These equations describe the inputs to the flip-flops in terms of the current circuit inputs and current circuit state.

Step 2: Develop next state equations

Next state equations use the excitation equations developed in step 1 and the flip-flop characteristic equations to compute the next state of each flip-flop.

This step is easy for this example because the circuit uses D-type flip-flops. The characteristic equation for a D-type flip-flop is:

Qnext = D

So, the next state equations are:

Q0next = Q0 XOR C

Q1next =  C'Q1 + Q0CQ1' + CQ1Q0'

Equation 2.

As part of the next state equations we also provide the equation for the output:

Y = Q0Q1

Equation 3.

Step 3: Develop state table

This is the first step where you start to understand the functionality of the circuit.

Present State

Next State (Q1Q0)

Outputs
Q1  Q0 C=0 C=1  
0    0 0 0 0 1 0
0    1 0 1 1 0 0
1    0 1 0 1 1 0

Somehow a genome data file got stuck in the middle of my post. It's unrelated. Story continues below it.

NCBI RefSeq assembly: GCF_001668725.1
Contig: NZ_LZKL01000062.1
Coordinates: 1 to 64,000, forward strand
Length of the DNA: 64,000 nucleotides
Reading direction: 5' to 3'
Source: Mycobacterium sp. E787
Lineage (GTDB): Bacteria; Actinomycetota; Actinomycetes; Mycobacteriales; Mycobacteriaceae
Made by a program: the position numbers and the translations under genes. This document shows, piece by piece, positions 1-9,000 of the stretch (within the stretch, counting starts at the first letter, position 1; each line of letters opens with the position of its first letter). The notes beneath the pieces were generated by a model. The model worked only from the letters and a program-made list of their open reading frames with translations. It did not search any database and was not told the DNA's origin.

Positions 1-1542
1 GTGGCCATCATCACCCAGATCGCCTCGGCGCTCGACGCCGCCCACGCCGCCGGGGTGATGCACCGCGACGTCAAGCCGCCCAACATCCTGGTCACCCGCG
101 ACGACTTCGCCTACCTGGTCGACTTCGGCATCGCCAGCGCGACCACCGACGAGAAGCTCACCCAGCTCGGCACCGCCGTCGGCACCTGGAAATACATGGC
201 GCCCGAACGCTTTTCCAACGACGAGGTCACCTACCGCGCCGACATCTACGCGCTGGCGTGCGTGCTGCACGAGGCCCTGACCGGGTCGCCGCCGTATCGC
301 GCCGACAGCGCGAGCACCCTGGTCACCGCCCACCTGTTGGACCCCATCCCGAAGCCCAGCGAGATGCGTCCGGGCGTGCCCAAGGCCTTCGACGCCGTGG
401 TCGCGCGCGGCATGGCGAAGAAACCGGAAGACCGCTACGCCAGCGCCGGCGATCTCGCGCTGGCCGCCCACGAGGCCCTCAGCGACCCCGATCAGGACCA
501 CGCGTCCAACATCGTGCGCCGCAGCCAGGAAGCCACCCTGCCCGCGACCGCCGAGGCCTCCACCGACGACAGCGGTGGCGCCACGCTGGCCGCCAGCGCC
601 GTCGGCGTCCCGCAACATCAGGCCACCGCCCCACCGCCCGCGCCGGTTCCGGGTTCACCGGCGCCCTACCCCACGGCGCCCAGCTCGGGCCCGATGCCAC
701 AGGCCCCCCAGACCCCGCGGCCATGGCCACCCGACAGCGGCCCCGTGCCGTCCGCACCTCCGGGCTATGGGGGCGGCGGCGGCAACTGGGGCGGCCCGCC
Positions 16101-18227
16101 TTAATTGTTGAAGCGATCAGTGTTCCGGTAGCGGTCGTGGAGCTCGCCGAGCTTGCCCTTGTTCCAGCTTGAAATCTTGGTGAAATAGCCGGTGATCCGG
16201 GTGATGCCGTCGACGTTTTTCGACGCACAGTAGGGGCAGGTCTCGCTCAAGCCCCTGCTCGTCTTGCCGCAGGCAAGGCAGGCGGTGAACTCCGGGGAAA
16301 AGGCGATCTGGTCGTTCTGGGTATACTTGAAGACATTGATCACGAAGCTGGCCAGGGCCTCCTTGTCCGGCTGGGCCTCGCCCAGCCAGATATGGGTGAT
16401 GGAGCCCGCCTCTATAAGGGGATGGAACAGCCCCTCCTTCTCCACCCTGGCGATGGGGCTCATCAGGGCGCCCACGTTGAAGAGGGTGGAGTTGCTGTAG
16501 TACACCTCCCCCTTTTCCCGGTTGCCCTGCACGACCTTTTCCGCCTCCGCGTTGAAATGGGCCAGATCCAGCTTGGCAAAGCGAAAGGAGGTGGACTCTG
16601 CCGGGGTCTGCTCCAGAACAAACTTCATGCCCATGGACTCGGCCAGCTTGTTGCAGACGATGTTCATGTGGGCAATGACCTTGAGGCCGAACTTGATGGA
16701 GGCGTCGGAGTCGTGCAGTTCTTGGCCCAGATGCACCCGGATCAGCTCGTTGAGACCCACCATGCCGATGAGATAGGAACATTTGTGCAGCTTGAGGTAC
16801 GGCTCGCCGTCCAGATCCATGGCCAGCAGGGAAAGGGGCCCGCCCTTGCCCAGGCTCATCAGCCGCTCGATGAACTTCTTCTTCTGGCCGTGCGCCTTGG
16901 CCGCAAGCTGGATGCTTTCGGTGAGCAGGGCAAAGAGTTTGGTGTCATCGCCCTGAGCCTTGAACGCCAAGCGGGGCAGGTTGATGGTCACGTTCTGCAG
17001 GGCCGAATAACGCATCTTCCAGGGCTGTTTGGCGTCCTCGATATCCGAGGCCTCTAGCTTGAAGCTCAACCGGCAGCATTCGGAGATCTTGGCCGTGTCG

1    1 1 1 0 0 1

Table 1.

The present state of the circuit is defined by the state of the flip-flops in the circuit. Next state is determined by the present state and current inputs (here C). In this circuit the outputs are completely a function of the current state. (The next example shows how to draw the state table for a sequential circuit where the outputs are a function of current state and current inputs.)

Looking at the state table you start to get an idea about the dynamic behavior of the circuit. From the state table it's easy to see that this circuit moves sequentially through the states while C=1.

Step 4: Develop state diagram

A state diagram shows graphically the state transitions: